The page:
The pacing and activation of the SA node comes directly from two branches of the autonomic nervous system (that we have discussed quite a bit in our explorations) – the parasympathetic and the sympathetic.
The sympathetic system arises from the thoracic portions of the spinal cord, and has branches of the sympathetic nervous system which articulate directly with the SA node. When activated, these fibers create an increase in heart muscle contraction rate and force. The sympathetic fibers also allow for the dilation of cardiac arteries (the blood vessels supplying the heart). The sympathetic nervous system communicates in norepinephrine (you can think of it as adrenaline).
The parasympathetic nervous system fibers that supply the heart, arise from the brain stem- specifically the Vagus nerve (Cranial Nerve X).
The parasympathetic fibers communicate directly with the SA node, and causes heart rate to slow and force of heart contraction to decrease. This process is necessary for healthy heart function and a restoration of balance within our cardiac system.
Cardiac exercises generally causes a stimulation of the sympathetic system- heart rate increases and the demand for oxygen increase. Our hearts pump with greater force to move blood from our center all the way out to our toes and fingers.
The American Heart Association (AHA) recommends that adults get between 150- 300 minutes of moderate cardiac activity each week, or 75 minutes of vigorous activity. Additionally, they recommend that of that total time, 2 workouts consist of moderate to high intensity strength training.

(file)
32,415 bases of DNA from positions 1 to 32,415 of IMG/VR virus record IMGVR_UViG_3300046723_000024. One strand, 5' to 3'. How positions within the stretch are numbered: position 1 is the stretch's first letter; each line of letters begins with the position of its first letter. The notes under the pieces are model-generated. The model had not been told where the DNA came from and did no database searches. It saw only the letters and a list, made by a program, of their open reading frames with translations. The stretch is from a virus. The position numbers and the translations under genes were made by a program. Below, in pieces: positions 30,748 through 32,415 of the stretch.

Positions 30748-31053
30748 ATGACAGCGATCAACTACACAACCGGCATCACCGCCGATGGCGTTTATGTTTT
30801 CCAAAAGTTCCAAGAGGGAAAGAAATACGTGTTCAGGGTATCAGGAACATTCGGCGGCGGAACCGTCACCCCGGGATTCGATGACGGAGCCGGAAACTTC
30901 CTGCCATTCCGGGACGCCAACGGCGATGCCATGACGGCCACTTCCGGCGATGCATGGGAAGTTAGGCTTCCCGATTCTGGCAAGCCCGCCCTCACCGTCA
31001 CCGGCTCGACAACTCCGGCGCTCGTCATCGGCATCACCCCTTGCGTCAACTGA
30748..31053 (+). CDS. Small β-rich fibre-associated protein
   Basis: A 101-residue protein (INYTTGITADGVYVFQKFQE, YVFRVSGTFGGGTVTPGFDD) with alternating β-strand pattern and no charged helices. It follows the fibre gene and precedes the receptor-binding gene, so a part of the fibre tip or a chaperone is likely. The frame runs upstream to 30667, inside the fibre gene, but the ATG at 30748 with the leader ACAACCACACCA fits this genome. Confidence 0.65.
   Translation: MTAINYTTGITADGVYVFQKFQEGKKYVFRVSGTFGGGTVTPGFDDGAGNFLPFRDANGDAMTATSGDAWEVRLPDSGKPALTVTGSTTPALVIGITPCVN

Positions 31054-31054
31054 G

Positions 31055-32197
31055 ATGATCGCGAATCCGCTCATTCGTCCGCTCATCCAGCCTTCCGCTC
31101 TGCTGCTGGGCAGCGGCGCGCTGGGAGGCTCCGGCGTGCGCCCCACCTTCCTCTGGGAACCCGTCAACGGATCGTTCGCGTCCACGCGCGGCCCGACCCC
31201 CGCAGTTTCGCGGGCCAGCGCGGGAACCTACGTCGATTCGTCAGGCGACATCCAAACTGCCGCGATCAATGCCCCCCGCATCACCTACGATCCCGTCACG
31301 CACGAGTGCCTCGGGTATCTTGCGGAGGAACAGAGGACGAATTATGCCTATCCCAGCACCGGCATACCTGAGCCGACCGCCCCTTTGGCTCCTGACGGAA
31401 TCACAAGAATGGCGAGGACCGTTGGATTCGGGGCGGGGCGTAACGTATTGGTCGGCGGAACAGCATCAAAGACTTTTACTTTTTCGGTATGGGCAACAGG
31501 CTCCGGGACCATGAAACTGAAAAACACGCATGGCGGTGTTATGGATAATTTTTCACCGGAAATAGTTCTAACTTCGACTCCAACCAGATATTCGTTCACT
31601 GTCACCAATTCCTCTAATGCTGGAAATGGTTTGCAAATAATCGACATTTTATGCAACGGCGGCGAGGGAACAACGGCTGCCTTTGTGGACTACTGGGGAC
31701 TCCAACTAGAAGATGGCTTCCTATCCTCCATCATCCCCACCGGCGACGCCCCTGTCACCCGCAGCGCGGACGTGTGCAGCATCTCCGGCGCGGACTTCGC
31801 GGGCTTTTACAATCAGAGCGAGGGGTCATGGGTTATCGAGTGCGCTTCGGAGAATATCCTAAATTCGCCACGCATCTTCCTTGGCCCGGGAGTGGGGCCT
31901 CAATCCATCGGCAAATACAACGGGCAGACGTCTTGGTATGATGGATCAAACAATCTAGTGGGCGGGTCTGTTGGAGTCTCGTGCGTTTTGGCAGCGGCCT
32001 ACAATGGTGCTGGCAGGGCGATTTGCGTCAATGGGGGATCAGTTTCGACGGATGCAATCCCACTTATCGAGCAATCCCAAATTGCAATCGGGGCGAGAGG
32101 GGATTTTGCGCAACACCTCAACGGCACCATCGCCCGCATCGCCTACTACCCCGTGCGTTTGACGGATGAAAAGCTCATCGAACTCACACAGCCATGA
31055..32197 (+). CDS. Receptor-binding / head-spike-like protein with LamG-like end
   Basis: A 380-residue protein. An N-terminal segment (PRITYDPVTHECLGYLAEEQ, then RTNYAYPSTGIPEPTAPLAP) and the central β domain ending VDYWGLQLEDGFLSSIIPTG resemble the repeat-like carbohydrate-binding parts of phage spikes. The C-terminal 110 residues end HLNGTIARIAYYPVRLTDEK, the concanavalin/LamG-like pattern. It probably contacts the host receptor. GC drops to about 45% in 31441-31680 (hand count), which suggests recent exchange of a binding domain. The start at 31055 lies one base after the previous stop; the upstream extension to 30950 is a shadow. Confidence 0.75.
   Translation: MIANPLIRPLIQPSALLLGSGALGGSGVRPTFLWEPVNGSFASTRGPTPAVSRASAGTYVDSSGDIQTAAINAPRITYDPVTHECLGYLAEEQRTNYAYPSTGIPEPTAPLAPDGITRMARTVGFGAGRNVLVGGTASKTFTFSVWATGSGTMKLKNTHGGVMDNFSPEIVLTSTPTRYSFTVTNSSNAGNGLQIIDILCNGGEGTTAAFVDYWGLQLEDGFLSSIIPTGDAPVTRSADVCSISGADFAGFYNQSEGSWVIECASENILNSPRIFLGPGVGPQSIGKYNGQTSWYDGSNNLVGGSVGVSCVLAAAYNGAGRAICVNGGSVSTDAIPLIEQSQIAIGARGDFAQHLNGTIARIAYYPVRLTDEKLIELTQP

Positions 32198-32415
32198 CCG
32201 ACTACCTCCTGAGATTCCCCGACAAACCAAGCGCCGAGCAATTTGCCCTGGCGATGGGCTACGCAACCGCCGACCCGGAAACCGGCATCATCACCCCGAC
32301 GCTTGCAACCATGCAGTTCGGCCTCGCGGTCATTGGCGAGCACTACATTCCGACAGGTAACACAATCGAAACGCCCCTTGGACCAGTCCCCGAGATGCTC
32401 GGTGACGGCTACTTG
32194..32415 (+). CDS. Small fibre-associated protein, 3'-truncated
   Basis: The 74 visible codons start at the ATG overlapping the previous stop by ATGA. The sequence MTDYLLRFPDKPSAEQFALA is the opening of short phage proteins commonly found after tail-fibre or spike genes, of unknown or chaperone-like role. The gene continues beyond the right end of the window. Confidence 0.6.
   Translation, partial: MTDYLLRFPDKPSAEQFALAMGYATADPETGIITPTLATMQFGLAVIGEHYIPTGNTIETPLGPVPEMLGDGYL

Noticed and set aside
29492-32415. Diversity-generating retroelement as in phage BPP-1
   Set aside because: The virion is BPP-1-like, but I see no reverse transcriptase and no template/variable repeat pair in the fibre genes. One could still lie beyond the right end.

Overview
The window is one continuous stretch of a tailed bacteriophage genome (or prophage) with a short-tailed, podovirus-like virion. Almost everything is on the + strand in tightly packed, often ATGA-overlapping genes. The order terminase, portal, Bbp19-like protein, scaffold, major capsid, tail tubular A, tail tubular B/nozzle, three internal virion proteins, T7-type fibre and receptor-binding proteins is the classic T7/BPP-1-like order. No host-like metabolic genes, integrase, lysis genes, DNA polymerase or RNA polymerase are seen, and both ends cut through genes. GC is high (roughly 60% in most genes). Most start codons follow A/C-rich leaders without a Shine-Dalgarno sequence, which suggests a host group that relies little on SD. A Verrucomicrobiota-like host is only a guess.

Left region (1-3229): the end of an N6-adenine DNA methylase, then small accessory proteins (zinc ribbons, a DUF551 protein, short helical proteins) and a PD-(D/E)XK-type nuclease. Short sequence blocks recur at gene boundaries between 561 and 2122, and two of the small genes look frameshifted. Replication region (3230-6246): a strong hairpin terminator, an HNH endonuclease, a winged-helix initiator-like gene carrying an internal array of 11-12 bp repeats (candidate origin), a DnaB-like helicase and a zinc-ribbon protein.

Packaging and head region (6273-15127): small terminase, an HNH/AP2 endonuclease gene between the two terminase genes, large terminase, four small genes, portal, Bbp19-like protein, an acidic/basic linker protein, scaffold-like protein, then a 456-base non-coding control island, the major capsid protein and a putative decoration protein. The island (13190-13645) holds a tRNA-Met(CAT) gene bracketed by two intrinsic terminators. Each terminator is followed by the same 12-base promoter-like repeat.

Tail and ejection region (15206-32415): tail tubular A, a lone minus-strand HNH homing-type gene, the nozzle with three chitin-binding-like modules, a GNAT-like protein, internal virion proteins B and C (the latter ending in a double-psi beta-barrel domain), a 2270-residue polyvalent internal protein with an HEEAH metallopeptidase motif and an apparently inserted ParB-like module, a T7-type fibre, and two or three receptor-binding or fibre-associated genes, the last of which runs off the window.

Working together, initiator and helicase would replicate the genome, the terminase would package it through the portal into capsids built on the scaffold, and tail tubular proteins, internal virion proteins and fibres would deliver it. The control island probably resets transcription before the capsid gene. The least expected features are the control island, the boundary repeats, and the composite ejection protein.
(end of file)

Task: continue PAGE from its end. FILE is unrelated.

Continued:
The AHA examples of moderate exercise are:
brisk walking (at least 2.5 miles per hour)
dancing (ballroom or social)
biking slower than 10 miles per hour
The AHA examples of vigorous exercise are:
hiking uphill or with a heavy backpack
heavy yard work like continuous digging
cycling 10 miles per hour or faster
Take a moment, and honestly reflect on your time spent in activity each week.
It can be really helpful to maintain a journal for the week, and write down (in a typical week), the minutes you spend in each of the above activities. Begin to reflect on where you fall within these recommendations.
Is it a bad thing if you are getting way over the recommended amount of activity? Not necessarily. But please investigate why you are- and please let it be out of the pursuit of joy. If you are getting up at 5 to hike in the hills because you love it so much and connect with the sense of aliveness and delight in the early hours - let it be.